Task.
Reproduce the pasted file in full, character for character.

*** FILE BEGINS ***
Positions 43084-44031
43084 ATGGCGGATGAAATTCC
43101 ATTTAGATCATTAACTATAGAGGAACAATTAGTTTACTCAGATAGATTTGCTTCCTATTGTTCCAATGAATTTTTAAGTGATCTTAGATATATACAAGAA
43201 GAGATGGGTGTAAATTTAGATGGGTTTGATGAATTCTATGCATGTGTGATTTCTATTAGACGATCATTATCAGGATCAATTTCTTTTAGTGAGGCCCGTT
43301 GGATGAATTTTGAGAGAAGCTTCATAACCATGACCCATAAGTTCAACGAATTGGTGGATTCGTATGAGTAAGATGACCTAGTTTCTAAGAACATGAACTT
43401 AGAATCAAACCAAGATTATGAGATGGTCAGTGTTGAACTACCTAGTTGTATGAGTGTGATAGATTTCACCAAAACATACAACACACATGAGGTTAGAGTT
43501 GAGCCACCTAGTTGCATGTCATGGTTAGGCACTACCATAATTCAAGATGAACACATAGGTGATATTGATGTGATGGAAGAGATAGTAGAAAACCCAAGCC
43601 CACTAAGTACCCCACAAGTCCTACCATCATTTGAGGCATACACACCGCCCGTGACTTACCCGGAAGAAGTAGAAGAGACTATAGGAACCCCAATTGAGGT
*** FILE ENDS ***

Positions 43084-44031
43084 ATGGCGGATGAAATTCC
43101 ATTTAGATCATTAACTATAGAGGAACAATTAGTTTACTCAGATAGATTTGCTTCCTATTGTTCCAATGAATTTTTAAGTGATCTTAGATATATACAAGAA
43201 GAGATGGGTGTAAATTTAGATGGGTTTGATGAATTCTATGCATGTGTGATTTCTATTAGACGATCATTATCAGGATCAATTTCTTTTAGTGAGGCCCGTT
43301 GGATGAATTTTGAGAGAAGCTTCATAACCATGACCCATAAGTTCAACGAATTGGTGGATTCGTATGAGTAAGATGACCTAGTTTCTAAGAACATGAACTT
43401 AGAATCAAACCAAGATTATGAGATGGTCAGTGTTGAACTACCTAGTTGTATGAGTGTGATAGATTTCACCAAAACATACAACACACATGAGGTTAGAGTT
43501 GAGCCACCTAGTTGCATGTCATGGTTAGGCACTACCATAATTCAAGATGAACACATAGGTGATATTGATGTGATGGAAGAGATAGTAGAAAACCCAAGCC
43601 CACTAAGTACCCCACAAGTCCTACCATCATTTGAGGCATACACACCGCCCGTGACTTACCCGGAAGAAGTAGAAGAGACTATAGGAACCCCAATTGAGGT